Contextual Factors Impacting a Pain Management Intervention

Fawwaz Alaloul*, Kimberly Williams, John Myers, Kayla Dlauren Jones, Katelyn Sullivan, M. Cynthia Logsdon

*Corresponding author for this work

Research output: Contribution to journalArticlepeer-review

5 Citations (Scopus)


Purpose: To determine if findings from our preliminary study related to patient and nursing satisfaction with a pain management intervention could be replicated in a changed environment, and if contextual factors could impact the effectiveness of a pain management intervention on patient satisfaction with nursing staff's management of pain. Methods: A prospective, experimental design was used with six monthly assessments before, during, and after the intervention. Data were collected from 540 patients admitted to eight medical surgical and progressive care units and nurses that worked in these units at an academic health sciences center in the southern United States, from March to July 2015. The script-based, pain management communication intervention included three specific tactics: script-based communication, use of white boards, and hourly rounding. The Hospital Consumer Assessment of Healthcare Providers and Systems survey was used to assess two items: “pain is well controlled” and “staff did everything they could to help with pain.” Contextual factors focused on the practice setting. Findings: Both scores for “pain is well controlled” (β =.028, p = 0.651) and scores for “staff did everything they could to help with pain” (β =.057,p =.385) did not change initially but then increased significantly and were sustained over time. Nurses had high levels of satisfaction with the intervention (M = 7.9, SD = 2.1) and compliance with the intervention (M = 8.0, SD = 1.9), and had little difficulty in implementing the intervention (M = 8.3, SD = 1.4). In terms of contextual factors, the number of beds on the unit and the number of patients being discharged negatively impacted scores for “pain is well controlled” and “staff did everything they could to help with pain.” Hospital length of stay positively impacted scores for “pain is well controlled” by staff. Conclusions: Despite challenging contextual variables, the study extended the findings of an early preliminary study in showing the effectiveness of pain management intervention on patient satisfaction with staff's management of pain. In evaluating the impact of an intervention, it is essential to examine the contextual environment. Clinical Relevance: Using simple, clear, and consistent communication between patients and nurses related to pain can positively impact patient satisfaction with pain management over time. The health care environment can enhance nursing practice and patients’ outcomes.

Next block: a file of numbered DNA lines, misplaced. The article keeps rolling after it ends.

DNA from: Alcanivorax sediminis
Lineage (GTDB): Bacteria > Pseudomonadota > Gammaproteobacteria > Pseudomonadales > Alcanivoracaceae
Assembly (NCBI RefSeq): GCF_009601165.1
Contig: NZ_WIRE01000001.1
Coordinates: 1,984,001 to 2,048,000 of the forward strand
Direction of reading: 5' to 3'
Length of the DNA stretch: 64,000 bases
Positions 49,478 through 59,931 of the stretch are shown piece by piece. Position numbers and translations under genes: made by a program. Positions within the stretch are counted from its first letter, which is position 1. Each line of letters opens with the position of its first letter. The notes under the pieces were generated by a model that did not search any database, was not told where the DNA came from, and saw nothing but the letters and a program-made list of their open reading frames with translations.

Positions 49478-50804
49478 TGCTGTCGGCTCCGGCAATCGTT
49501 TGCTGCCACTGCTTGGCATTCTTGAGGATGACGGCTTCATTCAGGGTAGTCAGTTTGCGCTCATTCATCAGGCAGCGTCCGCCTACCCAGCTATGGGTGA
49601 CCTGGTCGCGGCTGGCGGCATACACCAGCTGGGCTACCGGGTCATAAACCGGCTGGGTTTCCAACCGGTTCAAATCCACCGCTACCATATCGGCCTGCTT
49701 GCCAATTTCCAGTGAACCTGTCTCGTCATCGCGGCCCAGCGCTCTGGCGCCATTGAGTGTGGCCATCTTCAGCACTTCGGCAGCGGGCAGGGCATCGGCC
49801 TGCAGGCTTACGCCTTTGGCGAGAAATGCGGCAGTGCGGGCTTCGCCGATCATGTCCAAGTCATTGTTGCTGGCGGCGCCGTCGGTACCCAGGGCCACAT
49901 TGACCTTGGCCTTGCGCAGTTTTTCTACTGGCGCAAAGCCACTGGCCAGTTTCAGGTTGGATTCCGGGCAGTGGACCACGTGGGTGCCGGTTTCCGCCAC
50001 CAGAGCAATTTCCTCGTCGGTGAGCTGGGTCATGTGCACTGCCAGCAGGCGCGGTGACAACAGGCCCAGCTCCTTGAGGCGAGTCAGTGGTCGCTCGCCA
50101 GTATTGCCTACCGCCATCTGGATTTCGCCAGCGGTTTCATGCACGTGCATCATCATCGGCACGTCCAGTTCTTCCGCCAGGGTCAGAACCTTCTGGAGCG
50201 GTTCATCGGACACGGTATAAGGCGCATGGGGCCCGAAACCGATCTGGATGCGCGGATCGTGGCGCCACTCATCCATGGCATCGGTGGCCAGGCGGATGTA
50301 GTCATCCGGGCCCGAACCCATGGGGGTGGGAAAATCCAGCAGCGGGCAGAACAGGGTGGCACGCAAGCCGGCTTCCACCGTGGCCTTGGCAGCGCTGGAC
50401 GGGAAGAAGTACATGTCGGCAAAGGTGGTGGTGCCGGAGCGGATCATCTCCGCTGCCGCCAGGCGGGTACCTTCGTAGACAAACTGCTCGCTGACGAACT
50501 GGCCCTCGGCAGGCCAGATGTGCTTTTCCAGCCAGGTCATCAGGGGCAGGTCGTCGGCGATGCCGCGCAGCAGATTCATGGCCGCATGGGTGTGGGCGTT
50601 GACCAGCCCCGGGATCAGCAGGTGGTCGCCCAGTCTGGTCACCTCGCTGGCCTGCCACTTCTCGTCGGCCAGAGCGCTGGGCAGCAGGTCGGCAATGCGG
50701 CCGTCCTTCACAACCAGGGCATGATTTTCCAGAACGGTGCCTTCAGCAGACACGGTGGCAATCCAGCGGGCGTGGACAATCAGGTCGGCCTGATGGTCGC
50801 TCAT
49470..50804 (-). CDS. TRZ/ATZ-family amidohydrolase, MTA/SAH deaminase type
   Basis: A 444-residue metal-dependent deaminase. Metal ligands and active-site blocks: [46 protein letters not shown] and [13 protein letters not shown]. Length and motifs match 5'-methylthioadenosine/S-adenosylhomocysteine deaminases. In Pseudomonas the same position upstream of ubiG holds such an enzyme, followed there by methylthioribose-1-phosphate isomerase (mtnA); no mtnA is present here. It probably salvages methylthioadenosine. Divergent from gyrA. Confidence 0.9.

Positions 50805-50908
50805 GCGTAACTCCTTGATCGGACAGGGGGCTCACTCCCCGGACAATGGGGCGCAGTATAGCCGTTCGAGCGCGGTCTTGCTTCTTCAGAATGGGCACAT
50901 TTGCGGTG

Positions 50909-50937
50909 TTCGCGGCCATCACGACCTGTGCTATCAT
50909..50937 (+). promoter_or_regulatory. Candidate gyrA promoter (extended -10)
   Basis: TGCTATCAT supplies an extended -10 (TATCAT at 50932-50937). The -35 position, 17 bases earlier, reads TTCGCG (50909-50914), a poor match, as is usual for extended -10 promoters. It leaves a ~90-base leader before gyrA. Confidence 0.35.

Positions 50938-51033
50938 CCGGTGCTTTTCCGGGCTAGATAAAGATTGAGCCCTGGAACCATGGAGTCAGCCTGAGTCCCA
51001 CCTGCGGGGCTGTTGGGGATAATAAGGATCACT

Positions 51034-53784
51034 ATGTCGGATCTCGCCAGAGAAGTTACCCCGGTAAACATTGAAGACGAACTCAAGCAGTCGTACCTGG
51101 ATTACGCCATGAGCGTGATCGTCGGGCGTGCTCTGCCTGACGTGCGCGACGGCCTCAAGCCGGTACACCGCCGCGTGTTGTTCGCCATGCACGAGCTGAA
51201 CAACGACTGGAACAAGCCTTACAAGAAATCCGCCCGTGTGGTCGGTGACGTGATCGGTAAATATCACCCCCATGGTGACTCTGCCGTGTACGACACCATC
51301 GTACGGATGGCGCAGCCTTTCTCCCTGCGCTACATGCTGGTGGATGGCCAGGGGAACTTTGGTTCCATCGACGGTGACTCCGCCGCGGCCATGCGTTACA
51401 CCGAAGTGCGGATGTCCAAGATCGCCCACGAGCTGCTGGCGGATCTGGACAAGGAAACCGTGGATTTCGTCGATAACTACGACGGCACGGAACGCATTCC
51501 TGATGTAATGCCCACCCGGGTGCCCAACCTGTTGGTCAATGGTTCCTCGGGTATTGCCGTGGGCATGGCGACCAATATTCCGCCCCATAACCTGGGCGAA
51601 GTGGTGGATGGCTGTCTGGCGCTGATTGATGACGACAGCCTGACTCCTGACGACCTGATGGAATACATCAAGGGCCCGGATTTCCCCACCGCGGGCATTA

Original languageEnglish
Pages (from-to)504-512
Number of pages9
JournalJournal of Nursing Scholarship
Issue number5
Publication statusPublished - Sept 2017
Externally publishedYes


  • contextual variables
  • pain management
  • patient satisfaction
  • Script based communication

ASJC Scopus subject areas

  • Nursing(all)

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